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How to use Windows 10's Game bar to record a game or even your screen

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Gaming is one of Microsoft's areas of focus in Windows 10, with features like a preinstalled Xbox app for connecting with Xbox One and Xbox 360 users, Game DVR for taking screenshots and recording gameplay clips, and support for streaming Xbox One games to a Windows 10 computer or tablet.

Windows 10 includes a "Game bar" that users can bring up with a simple shortcut, Windows key + G, for quick access to gaming features. The bar features five buttons (the small panel to the right of the bar can be used to drag it around the screen):

  1. Xbox app shortcut
  2. generate recording of the previous 30 seconds, à la Xbox One's "Xbox, record that" — but only if background recording is enabled (hotkey: Win + Alt + G)
  3. take a screenshot (hotkey: Win + Alt + PrtScn)
  4. start/stop recording (hotkey: Win + Alt + R)
  5. Game DVR settings

Windows 10 lets you use the Game bar to record gameplay footage and take screenshots of Windows PC games. You can also use it as a screen recorder, although that functionality is somewhat limited. The Game bar generates screenshots in PNG format and videos in MP4 format, and drops them in the following folder: C:\Users\[your username]\Videos\Captures. From there, you can do whatever you want with the files — upload them to YouTube, share them on Facebook and so on.

Windows 10 Game bar image 800

Before you start using the Game bar, it's a good idea to hop into the Xbox app and configure settings for the Game DVR feature. You can enable or disable it entirely, and replace the default keyboard shortcuts with hotkeys of your choosing. Oddly, the app doesn't let you change the output folder for videos and screenshots. For video quality and resolution, you can select "standard" or "high" — there's nothing more specific than those terms, unfortunately.

Windows 10's Game DVR will record audio by default; you can set the bitrate to 96, 128, 160 or 192 kbps, or turn off audio capture. And if you enable background recording — which uses more system resources — you can set the maximum clip length to 30 minutes, one hour or two hours.

Using the Game bar to capture a game

Recording gameplay footage is the primary use case for the Game bar, and it works as advertised: Press Win + G to bring up the bar, then Win + Alt + R to start recording and the same command to stop. If background recording is enabled, you can use the Win + Alt + G command to spit out a clip of the last 30 seconds of gameplay.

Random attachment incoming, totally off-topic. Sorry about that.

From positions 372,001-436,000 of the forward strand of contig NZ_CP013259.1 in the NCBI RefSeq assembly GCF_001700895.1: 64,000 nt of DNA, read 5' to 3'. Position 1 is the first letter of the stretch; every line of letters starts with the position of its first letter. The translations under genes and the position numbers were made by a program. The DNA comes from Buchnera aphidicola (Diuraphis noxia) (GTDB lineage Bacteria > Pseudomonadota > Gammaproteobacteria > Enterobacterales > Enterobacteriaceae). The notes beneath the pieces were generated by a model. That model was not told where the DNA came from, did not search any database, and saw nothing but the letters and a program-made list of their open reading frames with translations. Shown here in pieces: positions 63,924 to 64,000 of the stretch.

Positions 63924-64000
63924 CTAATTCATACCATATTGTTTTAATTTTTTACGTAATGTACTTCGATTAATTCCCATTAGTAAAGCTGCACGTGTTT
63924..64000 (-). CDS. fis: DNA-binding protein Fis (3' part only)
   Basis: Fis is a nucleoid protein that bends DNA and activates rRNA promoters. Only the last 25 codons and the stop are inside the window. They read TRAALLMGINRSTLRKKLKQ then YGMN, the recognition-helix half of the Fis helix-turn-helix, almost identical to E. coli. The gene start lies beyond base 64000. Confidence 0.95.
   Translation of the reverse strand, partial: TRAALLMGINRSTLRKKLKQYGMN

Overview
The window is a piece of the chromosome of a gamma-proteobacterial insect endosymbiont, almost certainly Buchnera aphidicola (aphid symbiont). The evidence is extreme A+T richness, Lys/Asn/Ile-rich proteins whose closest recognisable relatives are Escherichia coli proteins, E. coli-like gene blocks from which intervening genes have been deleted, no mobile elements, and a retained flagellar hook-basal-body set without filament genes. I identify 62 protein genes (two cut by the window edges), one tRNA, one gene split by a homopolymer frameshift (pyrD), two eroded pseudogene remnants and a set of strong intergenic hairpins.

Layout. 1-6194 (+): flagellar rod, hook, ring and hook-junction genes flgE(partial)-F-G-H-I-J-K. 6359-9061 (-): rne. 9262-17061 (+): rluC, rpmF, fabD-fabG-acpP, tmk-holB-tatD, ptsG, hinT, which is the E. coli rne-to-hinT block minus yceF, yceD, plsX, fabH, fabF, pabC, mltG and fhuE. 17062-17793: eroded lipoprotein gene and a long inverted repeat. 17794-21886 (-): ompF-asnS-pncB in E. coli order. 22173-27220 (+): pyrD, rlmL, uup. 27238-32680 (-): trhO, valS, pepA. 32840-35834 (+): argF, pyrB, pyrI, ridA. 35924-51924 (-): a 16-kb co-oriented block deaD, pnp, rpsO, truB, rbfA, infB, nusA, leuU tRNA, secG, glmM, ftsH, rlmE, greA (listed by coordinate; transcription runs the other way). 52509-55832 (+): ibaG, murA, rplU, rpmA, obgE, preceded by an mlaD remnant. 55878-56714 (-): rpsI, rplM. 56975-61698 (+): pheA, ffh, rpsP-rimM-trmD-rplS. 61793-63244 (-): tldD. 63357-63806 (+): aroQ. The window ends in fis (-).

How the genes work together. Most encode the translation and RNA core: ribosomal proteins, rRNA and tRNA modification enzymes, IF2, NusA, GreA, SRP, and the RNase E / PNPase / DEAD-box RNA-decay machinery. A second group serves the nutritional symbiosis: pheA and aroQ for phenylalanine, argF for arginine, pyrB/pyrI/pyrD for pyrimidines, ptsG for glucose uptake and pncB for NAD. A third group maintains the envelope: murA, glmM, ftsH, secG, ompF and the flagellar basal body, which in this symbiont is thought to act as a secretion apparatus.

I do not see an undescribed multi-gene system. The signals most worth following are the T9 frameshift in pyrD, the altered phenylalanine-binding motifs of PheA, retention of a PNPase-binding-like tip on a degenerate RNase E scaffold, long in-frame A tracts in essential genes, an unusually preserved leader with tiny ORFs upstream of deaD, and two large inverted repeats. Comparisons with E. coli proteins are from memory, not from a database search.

However, in tests with three different games, we were unable to get the Game bar to show up if we were playing the game in fullscreen mode. Microsoft says that you can "usually still record" footage even if the Game bar doesn't appear, but that didn't work for us. We were only able to use the Game bar if we could see it, and the Game bar only popped up when we were playing in windowed mode.

At that point, we had no problems. When you start a recording, a small red box appears in the top right corner of the screen to indicate that you're recording and display elapsed time. (You can hide or show the timer with Win + Alt + T.) Windows spits out an MP4 file within a second or two of ending the recording.

You can also take a screenshot with the command Win + Alt + Print Screen. Both videos and screenshots are saved to your computer with the name of the game and a timestamp in the filename. They also show up in the Game DVR section of the Xbox app, from where you can share them with your Xbox Live friends.

Using the Game bar to capture your screen

Windows 10's Game bar can be used as a screen capture tool, a function that has required third-party software until now. But it only works within an app: Pressing Win + G on your desktop or in a file folder won't do anything. Either way, when you attempt to bring up the Game bar for the first time in a particular app, a pop-up asks you to confirm that that's what you want to do and click a check box saying, "Yes, this is a game." (Don't feel bad about telling Windows this white lie.)

The Game bar doesn't work properly with all apps, and it's unclear why. We were able to record a clip or two inside Adobe Photoshop CC 2015, but when we tried to reproduce that, an error message came up saying, "Something went wrong and we couldn't change your settings. Try again later." In our testing, Game DVR worked reliably in Google Chrome, Mozilla Firefox, Slack's desktop app, Notepad and Spotify.

When used in an app, the Game bar generates a clip at the resolution of the size of the app's window; the mouse cursor doesn't show up. If you resize the window or switch to a different window, Game DVR immediately stops recording. So while the feature isn't as helpful as Windows users might have hoped — it won't completely replace third-party screen capture software — it'll do in a pinch.

For more on Windows 10, check out our guide on how to customize the operating system's privacy settings to your liking.

Update: It turns out that it is possible to choose the directory where Game DVR clips are saved, but it's a system-level change, according to this tutorial from WDA_Punisher on YouTube. You have to change your computer's default "Videos" directory in the system settings.